We here at Hanson+Doremus try to be “impactful” and “value-add.” We are all about “big data” (we read multiple newspapers!) we have “great capacity” (10+ employees!) and operate “holistically” and “sustainably” (just like the SATs, I am going to assume it is OK to guess on the meaning of some of these.)
Buzzwords. Buzzwords. The bane of our existence. Bartleby, the columnist in The Economist, calls this kind of jargon “a sort of nonlanguage.” Buzzwords are “profound seeming phrases devised by someone important to make something sound better than it is,” says Olga Khazan writing in The Atlantic in 2020. A colleague, Kate Cray, came up with a March Madness style playdown where fellow workers voted on the Buzzwords in each bracket. A “Buzz-off” if we can give it a title (see below). The winners, or losers if you will, were “value proposition,” which bested “circle back,” and “lean in,” Sheryl Sandberg’s term for women asserting themselves in the workplace, besting “holistic approach.” You need to remember, however, The Atlantic article is from 2020. Jargon changes with internet-like speed.
Online review site TrustRadius recently published a list of the 27 most annoying Business Buzzwords in 2021. “New normal,” “synergy,” “circle back,” “take this offline,” and “pivot” head the field this year.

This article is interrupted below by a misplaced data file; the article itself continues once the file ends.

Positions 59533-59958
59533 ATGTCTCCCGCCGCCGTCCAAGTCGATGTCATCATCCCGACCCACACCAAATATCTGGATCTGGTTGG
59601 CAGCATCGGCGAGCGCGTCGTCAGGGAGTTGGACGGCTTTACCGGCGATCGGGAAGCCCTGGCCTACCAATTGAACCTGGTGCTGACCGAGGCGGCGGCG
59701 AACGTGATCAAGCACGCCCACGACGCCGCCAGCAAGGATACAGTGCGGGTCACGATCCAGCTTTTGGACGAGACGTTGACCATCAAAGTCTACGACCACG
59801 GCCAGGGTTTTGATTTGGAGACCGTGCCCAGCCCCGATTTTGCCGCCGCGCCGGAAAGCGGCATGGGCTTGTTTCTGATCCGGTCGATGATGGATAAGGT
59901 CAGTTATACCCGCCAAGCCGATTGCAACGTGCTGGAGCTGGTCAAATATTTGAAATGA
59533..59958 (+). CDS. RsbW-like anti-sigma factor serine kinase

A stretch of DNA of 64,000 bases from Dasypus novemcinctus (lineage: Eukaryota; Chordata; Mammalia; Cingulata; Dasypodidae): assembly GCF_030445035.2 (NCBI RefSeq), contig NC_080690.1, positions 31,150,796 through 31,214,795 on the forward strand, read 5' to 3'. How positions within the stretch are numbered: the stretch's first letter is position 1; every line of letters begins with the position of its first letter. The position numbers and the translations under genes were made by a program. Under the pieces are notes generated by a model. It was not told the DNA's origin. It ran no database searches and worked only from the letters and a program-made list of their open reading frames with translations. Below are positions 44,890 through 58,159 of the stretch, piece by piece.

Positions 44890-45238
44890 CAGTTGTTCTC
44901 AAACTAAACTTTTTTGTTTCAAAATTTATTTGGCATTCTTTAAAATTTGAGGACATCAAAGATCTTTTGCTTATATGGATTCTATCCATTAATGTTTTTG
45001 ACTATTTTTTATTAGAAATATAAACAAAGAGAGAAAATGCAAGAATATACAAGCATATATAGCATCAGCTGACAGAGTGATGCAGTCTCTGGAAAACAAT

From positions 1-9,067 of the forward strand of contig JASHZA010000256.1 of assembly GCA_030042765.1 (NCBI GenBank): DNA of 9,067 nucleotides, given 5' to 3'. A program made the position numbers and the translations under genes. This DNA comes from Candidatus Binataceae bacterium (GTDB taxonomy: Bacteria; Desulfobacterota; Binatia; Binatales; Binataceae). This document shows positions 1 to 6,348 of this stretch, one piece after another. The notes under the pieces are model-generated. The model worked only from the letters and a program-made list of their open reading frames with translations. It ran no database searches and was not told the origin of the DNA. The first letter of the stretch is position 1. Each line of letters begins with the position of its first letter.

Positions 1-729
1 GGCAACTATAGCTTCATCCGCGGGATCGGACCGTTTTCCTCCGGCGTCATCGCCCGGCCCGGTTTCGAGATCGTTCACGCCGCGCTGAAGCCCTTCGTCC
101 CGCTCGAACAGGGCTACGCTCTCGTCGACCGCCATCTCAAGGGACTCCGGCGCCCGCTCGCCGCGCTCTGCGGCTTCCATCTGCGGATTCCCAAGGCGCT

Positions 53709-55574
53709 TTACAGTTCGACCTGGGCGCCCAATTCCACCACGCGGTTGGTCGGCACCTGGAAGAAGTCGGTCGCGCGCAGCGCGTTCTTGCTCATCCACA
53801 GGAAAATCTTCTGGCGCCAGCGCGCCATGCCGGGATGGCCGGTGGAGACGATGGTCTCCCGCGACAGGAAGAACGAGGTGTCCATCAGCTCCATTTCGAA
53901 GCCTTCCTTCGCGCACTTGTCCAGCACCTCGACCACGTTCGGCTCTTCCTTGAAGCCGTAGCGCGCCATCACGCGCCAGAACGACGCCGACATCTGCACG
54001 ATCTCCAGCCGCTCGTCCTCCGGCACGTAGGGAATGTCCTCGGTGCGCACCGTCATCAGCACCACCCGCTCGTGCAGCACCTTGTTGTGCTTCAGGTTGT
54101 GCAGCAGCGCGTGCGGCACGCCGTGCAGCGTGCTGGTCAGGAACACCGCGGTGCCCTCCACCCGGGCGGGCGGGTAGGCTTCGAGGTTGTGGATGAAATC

Bartleby of The Economist gives three reasons for the rise of all this corporate gobbledygook. The first is that corporate executives sometimes don’t have much to say other than “profits were down” but they need to say it impressively. So, they might talk of “team spirit” or “corporate ethos.” Also, the nature of business has changed today. No longer are we just talking about tons of steel or manufacturing tractors. Now it is the service sector that dominates and tasks here are often difficult to explain, like the cloud or systems software. So, executives revert to imprecise terms (read Buzzwords) to help explain.
Finally, there is the need to establish your credentials. If you are a doctor or lawyer, you have taken exams to prove your expertise. Not so with managers, so you revert to Buzzwords which you hope will impress both the public and the employees you are trying to lead.
I have always thought the reason The Wall Street Journal, The New York Times, and The Economist are such good publications is when they use Buzzwords, they define them. Lesser publications don’t really understand the terms and so leave them hanging, confusing everyone.
Being “Thought Leaders” in our field and understanding the power of “paradigm shifts” in business language, you can rest assured that Hanson+Doremus will “circle back” and “touch base” on this important subject in the future.